On the stack and into the woods

Last year I posted a blog about starting the Artist’s Way and the need to commit to a ‘creative recovery’ process to deal with my weeboo weeboo – and the reason I’d be sharing this on my site. Then I wanted to tell you about the posts, which reminded me that I’m not sharing it on my site, I’m sharing it on Substack, as I am everything else.

Sorry WordPress. You stopped being a blogging platform a long time ago and your super clunky back-end is giving me the arsehole.

I’ll still be cross-posting blogs and columns here, so if you’re subscribed via WP you’ll get the updates, but I’ll be migrating the email subscriptions to Substack. If you’re keen on switching yourself or subscribing from scratch, here’s the link…

Anyway, I’m currently two posts in (one completed step 1 and step 2 started) and I wanted to let you know in case you were interested in also doing the Artist’s Way and joining in a little conversation about it.

That’s all for now. I hope your 2023 has started off well?


The magic of intention

You don’t have to be a wizard to change your world, says Tanya Meeson
Woman&Home, January 2023

When I was a teenager, one of my favourite reads was a high fantasy series written by David and Leigh Eddings called The Belgariad. Although I remember very little of it, one of the main story devices lodged in my brain and stayed there: the concept of ‘the Will and the Word’.

Sorcerers in this world would harness the power of ‘the Will and the Word’ to affect the world around them, mustering their intent towards a specific purpose and then saying a word to make it so, transporting themselves here or there, burning or flooding this and that.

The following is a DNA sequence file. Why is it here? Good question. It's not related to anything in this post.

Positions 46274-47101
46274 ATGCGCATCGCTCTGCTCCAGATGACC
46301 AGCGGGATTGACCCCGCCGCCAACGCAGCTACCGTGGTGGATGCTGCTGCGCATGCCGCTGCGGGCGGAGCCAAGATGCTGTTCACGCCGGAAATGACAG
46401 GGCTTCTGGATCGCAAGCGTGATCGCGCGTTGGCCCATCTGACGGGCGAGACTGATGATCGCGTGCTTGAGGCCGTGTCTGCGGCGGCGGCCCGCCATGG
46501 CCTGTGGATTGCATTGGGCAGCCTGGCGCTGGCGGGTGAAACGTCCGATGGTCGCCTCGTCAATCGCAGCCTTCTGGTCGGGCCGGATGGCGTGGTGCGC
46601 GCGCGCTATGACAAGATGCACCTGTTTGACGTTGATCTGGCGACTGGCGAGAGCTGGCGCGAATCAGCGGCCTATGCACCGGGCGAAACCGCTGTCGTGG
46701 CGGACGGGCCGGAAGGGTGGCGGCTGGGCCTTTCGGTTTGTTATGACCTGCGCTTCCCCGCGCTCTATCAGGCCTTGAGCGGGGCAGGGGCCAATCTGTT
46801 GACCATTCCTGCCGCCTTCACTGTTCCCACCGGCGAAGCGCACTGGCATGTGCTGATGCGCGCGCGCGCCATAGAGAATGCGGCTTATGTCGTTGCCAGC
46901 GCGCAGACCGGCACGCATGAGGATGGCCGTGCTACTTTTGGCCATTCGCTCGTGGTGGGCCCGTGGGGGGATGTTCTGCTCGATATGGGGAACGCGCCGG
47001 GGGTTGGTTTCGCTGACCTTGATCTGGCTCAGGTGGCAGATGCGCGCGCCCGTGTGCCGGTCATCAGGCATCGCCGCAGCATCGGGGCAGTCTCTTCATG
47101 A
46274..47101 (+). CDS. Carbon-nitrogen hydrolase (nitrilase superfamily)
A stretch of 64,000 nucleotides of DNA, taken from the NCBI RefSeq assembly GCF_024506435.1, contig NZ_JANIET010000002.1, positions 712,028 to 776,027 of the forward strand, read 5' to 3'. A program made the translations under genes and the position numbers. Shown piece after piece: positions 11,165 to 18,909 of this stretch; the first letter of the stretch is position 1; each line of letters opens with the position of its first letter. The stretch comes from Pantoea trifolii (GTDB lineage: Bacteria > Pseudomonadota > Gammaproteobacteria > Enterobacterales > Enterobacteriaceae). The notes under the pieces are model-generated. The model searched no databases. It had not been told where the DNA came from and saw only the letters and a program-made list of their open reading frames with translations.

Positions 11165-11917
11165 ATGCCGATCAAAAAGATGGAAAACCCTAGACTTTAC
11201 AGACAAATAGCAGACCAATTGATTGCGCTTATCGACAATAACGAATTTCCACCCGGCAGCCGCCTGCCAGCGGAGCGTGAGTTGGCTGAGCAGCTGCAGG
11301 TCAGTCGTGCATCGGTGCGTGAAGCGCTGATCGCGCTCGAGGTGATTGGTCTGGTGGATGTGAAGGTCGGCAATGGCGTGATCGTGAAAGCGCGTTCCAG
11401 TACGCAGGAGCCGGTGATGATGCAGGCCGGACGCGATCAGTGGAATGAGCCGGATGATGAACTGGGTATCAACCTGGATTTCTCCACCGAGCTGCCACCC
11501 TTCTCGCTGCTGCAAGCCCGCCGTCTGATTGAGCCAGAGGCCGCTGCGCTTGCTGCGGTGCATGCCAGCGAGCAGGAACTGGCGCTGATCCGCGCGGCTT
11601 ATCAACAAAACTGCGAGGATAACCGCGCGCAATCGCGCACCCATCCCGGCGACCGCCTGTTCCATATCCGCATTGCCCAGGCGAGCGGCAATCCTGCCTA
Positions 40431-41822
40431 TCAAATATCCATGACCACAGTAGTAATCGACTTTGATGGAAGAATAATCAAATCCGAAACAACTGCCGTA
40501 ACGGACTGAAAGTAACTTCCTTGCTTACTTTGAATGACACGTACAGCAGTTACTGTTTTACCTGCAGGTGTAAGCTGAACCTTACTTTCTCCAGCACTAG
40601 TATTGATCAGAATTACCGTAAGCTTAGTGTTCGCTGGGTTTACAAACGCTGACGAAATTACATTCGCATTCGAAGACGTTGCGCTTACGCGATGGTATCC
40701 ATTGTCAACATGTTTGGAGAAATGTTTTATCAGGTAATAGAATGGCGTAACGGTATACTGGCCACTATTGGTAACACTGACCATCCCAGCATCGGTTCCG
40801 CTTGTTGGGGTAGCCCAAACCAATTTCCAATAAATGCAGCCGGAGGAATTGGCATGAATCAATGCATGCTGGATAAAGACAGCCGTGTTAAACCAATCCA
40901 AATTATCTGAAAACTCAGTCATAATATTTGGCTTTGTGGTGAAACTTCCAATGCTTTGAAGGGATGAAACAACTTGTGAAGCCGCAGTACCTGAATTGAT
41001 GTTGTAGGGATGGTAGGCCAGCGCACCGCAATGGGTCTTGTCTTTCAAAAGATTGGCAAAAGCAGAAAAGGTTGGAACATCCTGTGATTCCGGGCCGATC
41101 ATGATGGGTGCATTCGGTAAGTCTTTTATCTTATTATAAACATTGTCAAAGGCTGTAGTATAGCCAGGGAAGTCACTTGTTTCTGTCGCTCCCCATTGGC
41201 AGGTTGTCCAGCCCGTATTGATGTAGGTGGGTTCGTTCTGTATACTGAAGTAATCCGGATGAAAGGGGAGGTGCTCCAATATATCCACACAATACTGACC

While I had enough sense to know that I was unlikely to ever conjure a helpful sprite or spontaneously combust my enemies, there was something about the idea of this power that felt somehow within reach. But real life carried on and there were dramas to attend to and so I didn’t give it much further thought.

Fast forward almost two decades, and The Secret was suddenly barrelling onto the New York Times Bestseller List injecting the concepts of ‘law of attraction’ and ‘manifestation’ into the zeitgeist, Oprah was talking positive affirmations and intentional living, and suddenly the idea of ‘the will and the word’ was back to tickle me. Since then, it’s become something of a constant inquiry for me.

Turns out, like almost everything in life, nothing changes but for the telling of it. The concept of putting power to intention through word and deed is ancient. One of my favourite examples of this is ‘abracadabra’, a seemingly a nonsense word made up by stage magicians but whose origin of meaning is often attributed to its Aramaic roots: ‘avra’, meaning ‘I will create’ and ‘kehdabra’, meaning ‘as I have spoken’.

This kind of intention-setting with all its ‘positive affirmations’ and ‘manifesting your life’ yadda yadda might seem nothing more than high fantasy to most, but new research into the brain is revealing that how you think and what you think really can transform your world.